Home in on the best deals around for tenants

The recovery in the housing market has meant rising rents and a shortage of lets
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The Independent Online
The problems faced by would-be renters are at the opposite end of those that once faced owners. Over the past two years, rising house prices have allowed many hard-pressed homeowners to climb back out of negative equity.

Figures from Halifax show the price of the average UK house rose 5.4 per cent in 1997. Leading the growth was greater London, where an increase of 15.2 per cent took the price of the average house back above pounds 100,000 for the first time since 1989.

But this good news for homeowners is bad news for would-be tenants. Negative equity created a group of so-called "reluctant landlords" who could afford to move home only by letting out their old property. About half of the property lets managed by estate agents are owned by people working overseas or in another part of the UK.

Many of these landlords are selling up as their existing tenants' leases come to an end. The result is a shortage of good-quality private-rented accommodation, and soaring rents for that which remains.

Hugh Dunsmore-Hardy, the chief executive of the National Association of Estate Agents, says: "Many landlords are selling, and that does create shortages. Hence, rents will go up."

Judging by the Royal Institute of Chartered Surveyors' (Rics) latest report on residential renting, this is happening all over the country. Rics' member, Mike Huxtable, of Ottery St Mary, Devon, reports: "A complete lack of properties coming on to the residential sales market [is] tending to increase rents for those that do become available."

Patrick Waters, of Solihull, West Midlands, agrees, saying: "There is a shortage of good-quality property, and rents are creeping upwards." David Moulton of Southampton says rents in areas near him have been climbing by 10 per cent a year.

As the table below shows, rents have been climbing fastest at the top end of the market, where the excess of demand over supply is biggest. Rising rents are not the only hurdle tenants face. Care is also needed in choosing a good letting agent. In many cases, it is the agent who will retain your deposit. You will want to be sure this deposit is safe and that it will earn interest for you until the tenancy ends.

Mr Dunsmore-Hardy says: "Once a tenant has agreed to rent a property, they may have to lodge anything from a month to six weeks' deposit. The important thing is to deal with an agent who has a money- protection scheme in place. The tenant's also perfectly entitled to have the deposit accruing interest, the benefit of which comes to him."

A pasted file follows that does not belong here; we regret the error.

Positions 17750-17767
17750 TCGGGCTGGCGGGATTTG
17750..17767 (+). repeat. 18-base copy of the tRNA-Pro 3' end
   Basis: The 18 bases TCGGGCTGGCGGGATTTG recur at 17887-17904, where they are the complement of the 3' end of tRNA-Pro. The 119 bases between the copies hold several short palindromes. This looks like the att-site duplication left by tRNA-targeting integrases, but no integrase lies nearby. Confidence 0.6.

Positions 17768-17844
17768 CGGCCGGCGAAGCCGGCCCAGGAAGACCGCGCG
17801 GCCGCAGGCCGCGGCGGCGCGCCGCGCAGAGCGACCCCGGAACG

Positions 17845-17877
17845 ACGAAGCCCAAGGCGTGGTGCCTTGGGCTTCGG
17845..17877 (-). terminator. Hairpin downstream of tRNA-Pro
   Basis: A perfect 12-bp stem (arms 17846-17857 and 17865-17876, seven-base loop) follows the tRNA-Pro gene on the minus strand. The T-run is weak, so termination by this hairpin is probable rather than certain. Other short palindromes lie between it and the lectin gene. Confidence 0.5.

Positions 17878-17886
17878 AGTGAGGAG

A money-protection scheme means your deposit will be safe even if your letting agent goes bust or disappears. If the agent you use is a member of the Naea, Rics or Arla (Association of Residential Letting Agents), they probably have a money-protection scheme - but you should still check.

For a free copy of Rics' guide, `Renting a House or Flat', call 0171- 222 7000.

Checklist for Tenants

Check what term you are signing up for. Tenancy agreements known in the jargon as assured shorthold tenancies typically run for six months, but can run for longer.

Check what furniture, fittings and appliances are included in the let. Ensure the inventory records any damage already there when you move in.

Furniture and appliances included with the let must meet statutory fire and safety requirements. If in doubt, ask to see the landlord's certificates of compliance.

The letting agent should give you a written statement specifying the rent, deposit and any charge to you for drawing up the tenancy agreement. Check who is to pay future costs for items such as checking the inventory or renewing the agreement.

Ask who will be holding your deposit and whether the money will earn you interest. If the letting agent is to hold it, check they have a money- protection scheme. Check how you get the deposit back.

Establish who is responsible for any repairs to the property and who you can approach to sort out any problems. The letting agent must give you an address in England and Wales you can contact.

Before you sign the tenancy agreement check all utilities are connected at the property. Read the meters and note what they say. If there is a garden, check whether you are responsible for its care.

Check if you are agreeing to any conditions which apply when you move out. Some landlords specify you must clean all the carpets, for example.

Insure any valuables you are bringing into the flat. The landlord's insurance will not cover this.

Get a receipt if you pay rent or a deposit in cash.